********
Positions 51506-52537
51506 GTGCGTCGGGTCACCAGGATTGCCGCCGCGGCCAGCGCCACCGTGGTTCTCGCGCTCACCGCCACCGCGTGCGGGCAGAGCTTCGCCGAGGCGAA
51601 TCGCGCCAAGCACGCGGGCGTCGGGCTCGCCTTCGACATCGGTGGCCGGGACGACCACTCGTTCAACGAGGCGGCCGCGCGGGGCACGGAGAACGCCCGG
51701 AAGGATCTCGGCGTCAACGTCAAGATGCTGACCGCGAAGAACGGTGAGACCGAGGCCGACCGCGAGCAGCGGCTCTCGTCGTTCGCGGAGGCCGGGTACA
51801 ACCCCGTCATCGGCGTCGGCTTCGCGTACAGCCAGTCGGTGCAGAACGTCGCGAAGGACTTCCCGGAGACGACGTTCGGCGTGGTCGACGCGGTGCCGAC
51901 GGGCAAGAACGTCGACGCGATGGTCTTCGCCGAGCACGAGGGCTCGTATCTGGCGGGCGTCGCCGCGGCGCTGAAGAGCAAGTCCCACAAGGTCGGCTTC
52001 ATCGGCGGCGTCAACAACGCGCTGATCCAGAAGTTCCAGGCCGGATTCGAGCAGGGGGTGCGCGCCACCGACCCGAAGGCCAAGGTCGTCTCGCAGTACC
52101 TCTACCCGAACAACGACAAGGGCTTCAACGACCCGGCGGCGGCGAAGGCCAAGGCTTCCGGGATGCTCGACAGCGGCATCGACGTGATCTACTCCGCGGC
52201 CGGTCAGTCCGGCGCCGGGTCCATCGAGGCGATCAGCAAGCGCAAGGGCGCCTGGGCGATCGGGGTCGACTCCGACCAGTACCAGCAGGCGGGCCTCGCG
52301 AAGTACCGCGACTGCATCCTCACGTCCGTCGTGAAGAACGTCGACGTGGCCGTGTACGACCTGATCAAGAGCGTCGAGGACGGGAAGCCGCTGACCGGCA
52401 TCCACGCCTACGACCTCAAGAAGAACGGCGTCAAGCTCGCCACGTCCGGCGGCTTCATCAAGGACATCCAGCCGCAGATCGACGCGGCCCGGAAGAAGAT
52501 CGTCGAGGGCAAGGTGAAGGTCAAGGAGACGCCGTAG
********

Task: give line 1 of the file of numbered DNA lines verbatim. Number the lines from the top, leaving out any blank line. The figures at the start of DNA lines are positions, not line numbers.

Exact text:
Positions 51506-52537